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String theory question

  1. Apr 27, 2010 #1
    How do gravitons interact with the warping of spacetime in string theory? I know gravitons have not been proved to exist. Plus how is it effected by SUSY and what is supergravity?thanks ?
     
  2. jcsd
  3. Apr 27, 2010 #2

    tom.stoer

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    Science Advisor

    what do you expect - three questions and three short answers?

    What dou you mean by "warping of spacetime in string theory"? The (oversimplified) perturbative treatment of string theory says that gravitons are nothing else but a special (spin-2) oscillation of the fundamental string. In the perturbative picture gravitons do not interact with spacetime (spacetime influences gravitons, but there is no back reaction of gravitons to spacetime, just like weak gravitational waves on flat Minkowski spacetime).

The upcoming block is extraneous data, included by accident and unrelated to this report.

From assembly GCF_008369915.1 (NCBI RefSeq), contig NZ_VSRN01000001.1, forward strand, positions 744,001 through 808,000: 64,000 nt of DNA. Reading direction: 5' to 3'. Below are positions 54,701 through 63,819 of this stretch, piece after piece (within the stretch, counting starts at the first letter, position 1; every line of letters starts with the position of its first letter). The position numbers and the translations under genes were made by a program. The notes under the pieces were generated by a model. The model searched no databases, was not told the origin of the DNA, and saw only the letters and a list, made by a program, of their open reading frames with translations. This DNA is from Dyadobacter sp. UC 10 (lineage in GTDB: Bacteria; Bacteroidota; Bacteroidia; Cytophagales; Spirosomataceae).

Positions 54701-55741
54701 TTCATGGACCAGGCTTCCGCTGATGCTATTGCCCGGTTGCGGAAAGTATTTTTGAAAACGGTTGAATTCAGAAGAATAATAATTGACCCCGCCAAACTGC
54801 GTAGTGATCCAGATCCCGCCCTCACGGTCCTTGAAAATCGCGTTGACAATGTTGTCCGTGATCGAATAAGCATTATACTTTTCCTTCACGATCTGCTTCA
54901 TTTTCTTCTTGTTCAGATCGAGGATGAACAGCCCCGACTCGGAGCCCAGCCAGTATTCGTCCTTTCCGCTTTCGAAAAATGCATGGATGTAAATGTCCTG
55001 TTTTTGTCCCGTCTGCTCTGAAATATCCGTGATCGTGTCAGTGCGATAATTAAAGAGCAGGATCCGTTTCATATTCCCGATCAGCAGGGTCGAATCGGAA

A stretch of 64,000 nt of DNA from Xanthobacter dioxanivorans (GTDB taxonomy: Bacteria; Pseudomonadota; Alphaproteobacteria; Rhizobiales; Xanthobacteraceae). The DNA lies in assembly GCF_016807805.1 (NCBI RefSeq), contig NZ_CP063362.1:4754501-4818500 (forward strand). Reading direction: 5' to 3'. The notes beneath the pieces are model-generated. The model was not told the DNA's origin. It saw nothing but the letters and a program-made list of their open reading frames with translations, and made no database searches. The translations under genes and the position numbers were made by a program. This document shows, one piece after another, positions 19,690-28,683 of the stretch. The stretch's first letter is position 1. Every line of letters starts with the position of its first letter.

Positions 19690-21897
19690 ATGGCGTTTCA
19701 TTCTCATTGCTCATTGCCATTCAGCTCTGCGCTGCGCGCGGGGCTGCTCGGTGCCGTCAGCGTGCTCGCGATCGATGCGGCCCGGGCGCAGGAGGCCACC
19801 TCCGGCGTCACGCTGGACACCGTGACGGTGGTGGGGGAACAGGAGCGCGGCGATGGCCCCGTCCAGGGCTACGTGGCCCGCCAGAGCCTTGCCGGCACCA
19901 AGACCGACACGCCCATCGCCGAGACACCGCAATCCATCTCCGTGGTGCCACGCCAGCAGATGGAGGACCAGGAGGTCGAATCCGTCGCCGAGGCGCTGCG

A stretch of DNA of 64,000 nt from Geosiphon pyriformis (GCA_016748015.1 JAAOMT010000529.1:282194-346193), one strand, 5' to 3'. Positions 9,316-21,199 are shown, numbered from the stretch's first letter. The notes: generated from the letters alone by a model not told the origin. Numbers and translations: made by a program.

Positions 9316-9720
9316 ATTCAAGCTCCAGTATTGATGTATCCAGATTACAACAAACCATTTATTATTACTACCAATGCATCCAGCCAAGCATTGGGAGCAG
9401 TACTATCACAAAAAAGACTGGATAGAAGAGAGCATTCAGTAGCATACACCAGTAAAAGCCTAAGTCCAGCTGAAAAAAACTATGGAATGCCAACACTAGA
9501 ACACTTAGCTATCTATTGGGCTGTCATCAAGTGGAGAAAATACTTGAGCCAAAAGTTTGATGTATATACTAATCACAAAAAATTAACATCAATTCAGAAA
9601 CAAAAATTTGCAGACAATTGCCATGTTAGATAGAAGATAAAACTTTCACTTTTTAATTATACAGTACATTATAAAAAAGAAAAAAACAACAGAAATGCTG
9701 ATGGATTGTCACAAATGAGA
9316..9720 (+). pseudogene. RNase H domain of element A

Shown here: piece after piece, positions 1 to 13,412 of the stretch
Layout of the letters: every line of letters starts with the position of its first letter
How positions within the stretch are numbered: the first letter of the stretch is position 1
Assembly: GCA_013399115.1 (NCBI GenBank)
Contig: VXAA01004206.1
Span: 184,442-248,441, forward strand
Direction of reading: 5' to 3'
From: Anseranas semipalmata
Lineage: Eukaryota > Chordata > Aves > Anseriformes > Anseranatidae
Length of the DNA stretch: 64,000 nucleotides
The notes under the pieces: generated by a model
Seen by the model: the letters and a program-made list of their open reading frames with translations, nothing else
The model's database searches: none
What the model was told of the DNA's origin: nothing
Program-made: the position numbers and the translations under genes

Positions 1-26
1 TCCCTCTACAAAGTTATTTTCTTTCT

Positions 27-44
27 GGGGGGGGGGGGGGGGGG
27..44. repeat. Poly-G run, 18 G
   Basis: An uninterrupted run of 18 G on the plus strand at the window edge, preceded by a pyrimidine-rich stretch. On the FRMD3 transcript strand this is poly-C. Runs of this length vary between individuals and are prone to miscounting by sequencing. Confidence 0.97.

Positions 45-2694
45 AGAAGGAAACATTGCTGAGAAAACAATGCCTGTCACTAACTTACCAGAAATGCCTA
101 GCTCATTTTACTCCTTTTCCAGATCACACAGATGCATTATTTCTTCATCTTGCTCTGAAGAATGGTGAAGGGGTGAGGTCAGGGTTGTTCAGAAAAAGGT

SUSY is an approach to unify spacetime symmetry and "internal" symmetries like isospin or gauge symmetries. This unification is known to be impossible w/o an enlargement of our concept of symmetries. This what SUSY does: it introduces a new symmetry which has conserved charges that behave like fermionic objects and that interchanges bosons with fermions, i.e. acts as a kind of "ladder operator" between particles with different.

    (global) SUSY is intertwined nontrivially with Poincare invariance. That means that one can construct spacetime transformations from SUSY. If one tries to construct a local SUSY ("local" in the sense of ordinary gauge theories) than one is forced to introduce a spin-2 degree of freedom, the graviton field; loosly speaking the graviton is the gauge boson of the Poincare symmetry; in addition due to SUSY one must introduce a fermionic partner, the spin 3/2 gravitino field.
     
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